And they shall be cast into outer darkness, where there is weeping and gnashing of teeth.

 

Some schools teach that the state was named after Henrietta Marie, the wife of Charles I of England. Charles, you may remember, was having some trouble in the popularity polls and decided the best was to get rid of some of his Roman Catholic nobles was to send them off to the New World. After a six week ocean voyage, they arrived within site of their new home on March 22. They waited off shore until the 25th, which is, as I mentioned earlier, celebrated as the day the angel asked Mary if she was willing to bear the Messiah. They named their new colony Mary’s Land.

And it didn’t help poor Charlie at all, as he ended up getting his head chopped off, anyway.

 

Eye, Yi, Yi!

16 Mar

Well, it took me two hours to find out what I already knew. I have a cataract in my left eye.

I arrived at 12:30, and was taken back fairly promptly. A young lady verified my medical history and did an eye exam – vision test and glaucoma. I was led to a waiting room, and promised “somebody will come for you shortly”. Another young lady, who happened to be the granddaughter of an old friend, did a second eye exam, and then led me back to the same waiting room, and gave me the same line. We did this dance several times. Different women, different exam rooms, but I had at least five people staring into my eyes. And then I finally saw the doctor. Who did another eye exam.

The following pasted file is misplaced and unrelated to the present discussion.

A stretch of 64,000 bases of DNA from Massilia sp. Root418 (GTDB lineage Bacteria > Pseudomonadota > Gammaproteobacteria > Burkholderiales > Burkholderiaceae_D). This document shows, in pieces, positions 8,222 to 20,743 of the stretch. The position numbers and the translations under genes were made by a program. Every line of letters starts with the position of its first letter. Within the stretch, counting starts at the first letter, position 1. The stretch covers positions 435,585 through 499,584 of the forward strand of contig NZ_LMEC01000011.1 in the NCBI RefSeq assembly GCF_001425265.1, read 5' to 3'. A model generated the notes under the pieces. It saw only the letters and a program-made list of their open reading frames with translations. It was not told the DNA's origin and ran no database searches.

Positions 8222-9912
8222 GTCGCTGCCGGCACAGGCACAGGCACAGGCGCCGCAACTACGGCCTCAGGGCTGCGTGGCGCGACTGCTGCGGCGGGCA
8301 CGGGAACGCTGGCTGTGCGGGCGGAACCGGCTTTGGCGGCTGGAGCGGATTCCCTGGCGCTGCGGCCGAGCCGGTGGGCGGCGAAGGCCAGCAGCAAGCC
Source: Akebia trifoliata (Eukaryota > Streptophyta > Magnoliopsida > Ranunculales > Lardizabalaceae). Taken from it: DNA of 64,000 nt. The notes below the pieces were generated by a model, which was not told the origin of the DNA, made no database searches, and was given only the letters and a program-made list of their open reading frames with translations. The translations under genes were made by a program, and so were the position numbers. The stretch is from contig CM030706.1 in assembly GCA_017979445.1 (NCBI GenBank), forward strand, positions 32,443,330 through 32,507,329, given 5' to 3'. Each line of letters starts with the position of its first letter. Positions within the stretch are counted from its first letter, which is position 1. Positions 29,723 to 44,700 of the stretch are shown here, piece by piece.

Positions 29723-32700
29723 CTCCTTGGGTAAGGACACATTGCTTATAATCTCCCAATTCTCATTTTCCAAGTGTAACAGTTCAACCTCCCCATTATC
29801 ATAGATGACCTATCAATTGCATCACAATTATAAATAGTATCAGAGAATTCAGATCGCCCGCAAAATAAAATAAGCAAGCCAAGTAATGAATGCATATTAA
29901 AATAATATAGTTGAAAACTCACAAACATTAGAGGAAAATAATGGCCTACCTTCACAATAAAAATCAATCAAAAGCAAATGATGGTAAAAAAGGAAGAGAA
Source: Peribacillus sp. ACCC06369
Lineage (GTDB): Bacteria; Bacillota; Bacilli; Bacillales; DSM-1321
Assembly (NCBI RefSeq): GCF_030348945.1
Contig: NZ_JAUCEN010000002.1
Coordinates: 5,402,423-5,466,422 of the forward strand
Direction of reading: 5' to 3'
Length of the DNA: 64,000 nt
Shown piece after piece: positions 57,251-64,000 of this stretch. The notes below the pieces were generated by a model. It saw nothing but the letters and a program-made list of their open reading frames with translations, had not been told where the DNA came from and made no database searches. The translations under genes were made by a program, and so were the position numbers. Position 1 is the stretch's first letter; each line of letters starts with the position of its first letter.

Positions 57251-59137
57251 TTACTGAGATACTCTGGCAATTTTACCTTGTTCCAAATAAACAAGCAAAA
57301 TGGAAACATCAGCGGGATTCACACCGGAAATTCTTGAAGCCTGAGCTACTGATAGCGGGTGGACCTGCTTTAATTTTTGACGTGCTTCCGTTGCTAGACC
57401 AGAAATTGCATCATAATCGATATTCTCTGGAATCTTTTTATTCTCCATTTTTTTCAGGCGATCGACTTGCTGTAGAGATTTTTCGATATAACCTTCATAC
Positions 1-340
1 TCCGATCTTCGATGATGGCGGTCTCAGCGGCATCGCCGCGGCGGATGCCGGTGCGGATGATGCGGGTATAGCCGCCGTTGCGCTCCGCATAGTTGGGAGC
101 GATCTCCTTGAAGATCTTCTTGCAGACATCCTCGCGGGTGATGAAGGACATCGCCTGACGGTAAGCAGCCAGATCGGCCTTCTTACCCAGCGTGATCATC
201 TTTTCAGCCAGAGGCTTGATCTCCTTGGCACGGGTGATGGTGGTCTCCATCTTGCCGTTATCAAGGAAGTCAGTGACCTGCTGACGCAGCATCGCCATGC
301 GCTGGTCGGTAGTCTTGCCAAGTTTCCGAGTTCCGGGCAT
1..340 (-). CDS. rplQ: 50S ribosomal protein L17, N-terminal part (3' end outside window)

Return to  different waiting area, and then I went into an office where yet another woman – this made six – set up the date for the surgery.

It took two bloody hours, and more traipsing around than really seemed necessary. Yeesh.

The Clock Family is Alive and Well

14 Mar

Neither of us are hoarders, and I really do try to keep a nice house, but the way things disappear around here is simply maddening.